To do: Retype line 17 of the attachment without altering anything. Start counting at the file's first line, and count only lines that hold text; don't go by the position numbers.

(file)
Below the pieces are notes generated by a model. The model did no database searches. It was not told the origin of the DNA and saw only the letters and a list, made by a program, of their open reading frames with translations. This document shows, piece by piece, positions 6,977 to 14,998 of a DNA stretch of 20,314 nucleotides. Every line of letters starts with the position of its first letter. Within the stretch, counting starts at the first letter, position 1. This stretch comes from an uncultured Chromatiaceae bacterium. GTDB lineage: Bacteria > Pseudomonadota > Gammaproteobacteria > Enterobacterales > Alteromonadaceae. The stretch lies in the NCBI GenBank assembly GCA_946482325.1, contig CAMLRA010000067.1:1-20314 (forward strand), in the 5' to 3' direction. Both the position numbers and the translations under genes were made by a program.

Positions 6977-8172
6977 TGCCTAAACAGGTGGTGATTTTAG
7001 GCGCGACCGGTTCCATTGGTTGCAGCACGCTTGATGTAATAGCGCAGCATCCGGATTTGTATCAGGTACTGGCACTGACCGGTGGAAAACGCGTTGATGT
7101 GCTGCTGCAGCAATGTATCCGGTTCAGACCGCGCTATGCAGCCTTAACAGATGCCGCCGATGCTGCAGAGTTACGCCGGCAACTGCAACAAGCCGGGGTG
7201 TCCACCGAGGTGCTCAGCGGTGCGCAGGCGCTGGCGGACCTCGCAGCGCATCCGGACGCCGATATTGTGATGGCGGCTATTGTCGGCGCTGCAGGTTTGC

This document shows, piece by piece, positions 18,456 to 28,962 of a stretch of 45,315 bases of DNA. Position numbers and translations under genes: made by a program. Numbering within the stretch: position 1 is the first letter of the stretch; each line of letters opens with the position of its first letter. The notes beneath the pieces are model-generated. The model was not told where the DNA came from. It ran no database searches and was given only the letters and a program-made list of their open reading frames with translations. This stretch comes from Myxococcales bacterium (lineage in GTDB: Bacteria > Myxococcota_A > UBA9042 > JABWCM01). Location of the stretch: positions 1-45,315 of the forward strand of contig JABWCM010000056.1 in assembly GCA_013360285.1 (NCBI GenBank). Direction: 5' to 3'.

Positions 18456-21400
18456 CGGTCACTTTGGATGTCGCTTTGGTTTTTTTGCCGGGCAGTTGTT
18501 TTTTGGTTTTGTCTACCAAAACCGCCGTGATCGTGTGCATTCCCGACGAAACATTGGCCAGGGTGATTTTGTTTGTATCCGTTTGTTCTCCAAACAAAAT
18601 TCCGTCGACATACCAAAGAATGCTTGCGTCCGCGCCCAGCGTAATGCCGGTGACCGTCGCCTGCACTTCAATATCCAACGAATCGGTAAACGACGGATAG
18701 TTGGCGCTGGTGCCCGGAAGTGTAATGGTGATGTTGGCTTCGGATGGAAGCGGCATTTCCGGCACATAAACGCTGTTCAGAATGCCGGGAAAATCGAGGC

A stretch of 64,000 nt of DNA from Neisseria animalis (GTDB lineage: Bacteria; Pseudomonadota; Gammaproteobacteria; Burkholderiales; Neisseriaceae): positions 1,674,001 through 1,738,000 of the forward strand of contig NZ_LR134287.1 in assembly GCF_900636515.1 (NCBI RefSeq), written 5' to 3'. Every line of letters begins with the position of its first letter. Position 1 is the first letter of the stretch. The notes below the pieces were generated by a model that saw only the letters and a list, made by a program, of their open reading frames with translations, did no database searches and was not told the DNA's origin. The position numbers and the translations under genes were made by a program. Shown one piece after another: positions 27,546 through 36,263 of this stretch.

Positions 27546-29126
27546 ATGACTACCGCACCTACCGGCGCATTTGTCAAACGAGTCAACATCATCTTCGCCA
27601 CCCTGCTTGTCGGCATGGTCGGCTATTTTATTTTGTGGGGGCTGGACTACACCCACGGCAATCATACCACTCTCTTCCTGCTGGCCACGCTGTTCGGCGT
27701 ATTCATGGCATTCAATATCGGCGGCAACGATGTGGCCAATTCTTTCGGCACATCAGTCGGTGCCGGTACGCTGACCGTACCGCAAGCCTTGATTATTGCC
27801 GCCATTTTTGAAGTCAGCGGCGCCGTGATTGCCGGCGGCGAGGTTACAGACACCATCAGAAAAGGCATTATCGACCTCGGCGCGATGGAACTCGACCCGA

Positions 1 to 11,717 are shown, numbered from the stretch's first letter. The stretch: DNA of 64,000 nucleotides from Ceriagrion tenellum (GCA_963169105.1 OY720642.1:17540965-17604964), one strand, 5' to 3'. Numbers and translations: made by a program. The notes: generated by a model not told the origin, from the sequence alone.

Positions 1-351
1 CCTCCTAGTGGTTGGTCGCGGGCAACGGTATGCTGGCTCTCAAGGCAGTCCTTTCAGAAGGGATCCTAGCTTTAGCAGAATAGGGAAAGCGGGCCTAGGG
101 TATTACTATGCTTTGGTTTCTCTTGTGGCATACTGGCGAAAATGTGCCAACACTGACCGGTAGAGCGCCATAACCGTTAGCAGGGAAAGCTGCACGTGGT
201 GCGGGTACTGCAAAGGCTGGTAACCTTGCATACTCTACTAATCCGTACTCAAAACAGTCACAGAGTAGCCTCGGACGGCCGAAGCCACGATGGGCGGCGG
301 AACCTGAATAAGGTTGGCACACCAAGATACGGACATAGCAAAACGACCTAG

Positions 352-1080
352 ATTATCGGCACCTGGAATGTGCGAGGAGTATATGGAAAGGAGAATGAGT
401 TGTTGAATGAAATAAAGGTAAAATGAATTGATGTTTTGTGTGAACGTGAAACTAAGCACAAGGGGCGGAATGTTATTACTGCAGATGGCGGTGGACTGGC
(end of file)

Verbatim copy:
27701 ATTCATGGCATTCAATATCGGCGGCAACGATGTGGCCAATTCTTTCGGCACATCAGTCGGTGCCGGTACGCTGACCGTACCGCAAGCCTTGATTATTGCC